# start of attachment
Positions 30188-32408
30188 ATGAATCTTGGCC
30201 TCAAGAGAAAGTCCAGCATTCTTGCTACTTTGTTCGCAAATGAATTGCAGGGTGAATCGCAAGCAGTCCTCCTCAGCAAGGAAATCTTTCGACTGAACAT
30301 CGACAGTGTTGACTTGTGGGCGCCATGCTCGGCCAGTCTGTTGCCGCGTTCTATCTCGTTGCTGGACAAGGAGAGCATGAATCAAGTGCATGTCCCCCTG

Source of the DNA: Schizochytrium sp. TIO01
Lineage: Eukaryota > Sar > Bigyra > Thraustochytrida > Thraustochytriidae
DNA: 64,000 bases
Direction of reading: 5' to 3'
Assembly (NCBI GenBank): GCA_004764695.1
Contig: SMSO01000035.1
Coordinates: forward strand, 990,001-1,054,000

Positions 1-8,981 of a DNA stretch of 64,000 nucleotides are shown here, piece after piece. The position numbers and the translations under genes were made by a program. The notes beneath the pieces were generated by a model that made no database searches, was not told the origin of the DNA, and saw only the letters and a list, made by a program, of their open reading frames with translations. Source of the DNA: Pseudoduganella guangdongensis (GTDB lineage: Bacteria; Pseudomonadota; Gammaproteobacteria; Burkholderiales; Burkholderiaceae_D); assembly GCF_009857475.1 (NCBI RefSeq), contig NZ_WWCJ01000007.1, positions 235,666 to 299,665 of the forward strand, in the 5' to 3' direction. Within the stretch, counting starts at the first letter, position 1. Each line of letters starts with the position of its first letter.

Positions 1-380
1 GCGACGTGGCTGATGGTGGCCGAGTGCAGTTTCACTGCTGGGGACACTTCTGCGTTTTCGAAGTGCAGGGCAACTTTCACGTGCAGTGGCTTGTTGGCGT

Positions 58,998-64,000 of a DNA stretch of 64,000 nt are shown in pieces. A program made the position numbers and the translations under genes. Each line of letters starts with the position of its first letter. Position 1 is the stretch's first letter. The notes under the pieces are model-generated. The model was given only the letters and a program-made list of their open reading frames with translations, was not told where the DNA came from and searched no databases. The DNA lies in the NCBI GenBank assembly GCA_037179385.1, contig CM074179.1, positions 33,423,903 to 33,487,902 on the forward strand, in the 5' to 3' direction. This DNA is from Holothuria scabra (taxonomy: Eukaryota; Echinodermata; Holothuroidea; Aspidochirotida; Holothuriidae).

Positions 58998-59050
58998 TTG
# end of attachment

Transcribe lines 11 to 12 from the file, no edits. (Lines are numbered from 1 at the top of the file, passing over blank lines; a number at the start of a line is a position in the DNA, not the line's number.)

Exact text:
Coordinates: forward strand, 990,001-1,054,000

Positions 1-8,981 of a DNA stretch of 64,000 nucleotides are shown here, piece after piece. The position numbers and the translations under genes were made by a program. The notes beneath the pieces were generated by a model that made no database searches, was not told the origin of the DNA, and saw only the letters and a list, made by a program, of their open reading frames with translations. Source of the DNA: Pseudoduganella guangdongensis (GTDB lineage: Bacteria; Pseudomonadota; Gammaproteobacteria; Burkholderiales; Burkholderiaceae_D); assembly GCF_009857475.1 (NCBI RefSeq), contig NZ_WWCJ01000007.1, positions 235,666 to 299,665 of the forward strand, in the 5' to 3' direction. Within the stretch, counting starts at the first letter, position 1. Each line of letters starts with the position of its first letter.